Horne v. Department of Agriculture, No. 14-275 (June 22, 2015) was an "as applied" takings challenge to an almost 80-year old law that was enacted by Congress as part of President Franklin Roosevelt's New Deal. The Agricultural Marketing Agreement Act of 1937 established a marketing system for certain products. Under the Act, Defendant U.S. Department of Agriculture required raisin growers to set aside a percentage of their crop, as determined by the Raisin Administrative Committee (RAC), whose members consist of growers and others in the raisin business and are appointed by the Secretary of Agriculture. The required “set aside” has the effect of raising raisin prices and allowing the RAC to market and otherwise dispose of the set aside raisins. There are, at times, sufficient receipts from the set aside raisins to exceed their market value; however, there are also at other times insufficient revenues to equal their market value, including the year at issue.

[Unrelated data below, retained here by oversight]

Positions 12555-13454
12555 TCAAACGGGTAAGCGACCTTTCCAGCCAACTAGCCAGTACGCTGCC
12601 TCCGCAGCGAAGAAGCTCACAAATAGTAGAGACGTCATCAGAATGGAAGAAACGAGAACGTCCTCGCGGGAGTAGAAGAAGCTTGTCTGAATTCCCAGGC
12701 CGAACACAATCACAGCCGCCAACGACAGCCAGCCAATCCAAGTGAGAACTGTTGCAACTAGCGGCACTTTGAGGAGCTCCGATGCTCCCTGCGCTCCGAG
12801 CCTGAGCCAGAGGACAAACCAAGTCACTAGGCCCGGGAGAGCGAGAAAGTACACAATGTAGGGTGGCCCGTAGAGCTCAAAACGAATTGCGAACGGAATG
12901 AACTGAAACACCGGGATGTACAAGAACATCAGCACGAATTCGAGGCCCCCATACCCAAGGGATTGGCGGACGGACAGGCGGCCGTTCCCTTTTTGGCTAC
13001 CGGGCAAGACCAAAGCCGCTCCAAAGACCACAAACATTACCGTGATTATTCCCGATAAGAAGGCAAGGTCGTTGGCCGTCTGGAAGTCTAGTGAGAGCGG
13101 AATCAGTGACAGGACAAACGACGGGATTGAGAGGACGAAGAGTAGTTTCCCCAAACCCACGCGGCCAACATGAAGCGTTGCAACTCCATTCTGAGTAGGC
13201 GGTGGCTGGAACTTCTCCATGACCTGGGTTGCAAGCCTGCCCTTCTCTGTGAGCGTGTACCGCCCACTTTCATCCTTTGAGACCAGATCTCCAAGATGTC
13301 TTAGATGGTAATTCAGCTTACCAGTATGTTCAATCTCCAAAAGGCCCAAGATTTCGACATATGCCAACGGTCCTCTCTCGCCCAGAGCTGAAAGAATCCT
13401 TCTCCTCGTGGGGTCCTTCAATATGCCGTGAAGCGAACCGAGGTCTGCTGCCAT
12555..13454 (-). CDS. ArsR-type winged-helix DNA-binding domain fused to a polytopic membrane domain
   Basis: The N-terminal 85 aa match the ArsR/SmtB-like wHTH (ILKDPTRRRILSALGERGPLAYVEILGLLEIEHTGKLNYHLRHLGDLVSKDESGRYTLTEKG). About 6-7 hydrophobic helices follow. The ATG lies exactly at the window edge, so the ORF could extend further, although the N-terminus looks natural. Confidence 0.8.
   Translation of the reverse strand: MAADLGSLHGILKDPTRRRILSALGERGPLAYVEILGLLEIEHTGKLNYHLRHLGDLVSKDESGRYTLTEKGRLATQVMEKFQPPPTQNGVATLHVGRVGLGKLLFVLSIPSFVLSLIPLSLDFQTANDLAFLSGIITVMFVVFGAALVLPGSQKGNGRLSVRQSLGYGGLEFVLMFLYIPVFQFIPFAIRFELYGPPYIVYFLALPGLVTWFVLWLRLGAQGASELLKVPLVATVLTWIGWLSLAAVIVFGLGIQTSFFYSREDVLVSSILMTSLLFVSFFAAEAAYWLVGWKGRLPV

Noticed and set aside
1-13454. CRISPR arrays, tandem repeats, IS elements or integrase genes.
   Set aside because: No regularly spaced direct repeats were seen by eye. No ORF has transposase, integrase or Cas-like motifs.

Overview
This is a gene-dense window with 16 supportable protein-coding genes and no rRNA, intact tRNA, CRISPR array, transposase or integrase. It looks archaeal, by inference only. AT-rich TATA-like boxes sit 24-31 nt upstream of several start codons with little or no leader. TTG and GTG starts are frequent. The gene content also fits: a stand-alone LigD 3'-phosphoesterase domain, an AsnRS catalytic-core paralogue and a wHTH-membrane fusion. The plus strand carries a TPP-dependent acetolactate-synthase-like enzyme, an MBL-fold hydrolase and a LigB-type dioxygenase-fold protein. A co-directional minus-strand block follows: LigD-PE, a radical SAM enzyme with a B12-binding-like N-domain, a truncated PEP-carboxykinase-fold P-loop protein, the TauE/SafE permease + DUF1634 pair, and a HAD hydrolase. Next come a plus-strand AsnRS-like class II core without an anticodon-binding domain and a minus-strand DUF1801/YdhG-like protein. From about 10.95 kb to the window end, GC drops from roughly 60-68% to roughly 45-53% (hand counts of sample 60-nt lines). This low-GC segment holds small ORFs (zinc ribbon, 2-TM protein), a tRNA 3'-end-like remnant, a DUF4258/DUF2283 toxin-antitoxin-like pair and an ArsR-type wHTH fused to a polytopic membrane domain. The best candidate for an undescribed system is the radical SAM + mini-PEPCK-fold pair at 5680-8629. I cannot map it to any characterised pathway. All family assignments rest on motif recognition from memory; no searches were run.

A jury awarded the Modera Hotel $756,000 for diminution in value to the hotel property for TriMet’s action in closing an access onto the city street for expansion of its light rail through downtown Portland. The case is unusual because closure of an access by a condemning authority is usually considered to fall under the condemning authority’s “police power,” that is to promote public safety, and is not generally a constitutional taking that results in compensation to the property owner. However, the Hotel was able to rely on a city ordinance that provides that when a City or Mass Transit restricts the use of a street traffic lane adjacent to a commercial property the City or Mass Transit shall be liable for and pay the difference between the fair market value of the property prior to the restriction and after the restriction. The Court of Appeals affirmed the jury award.
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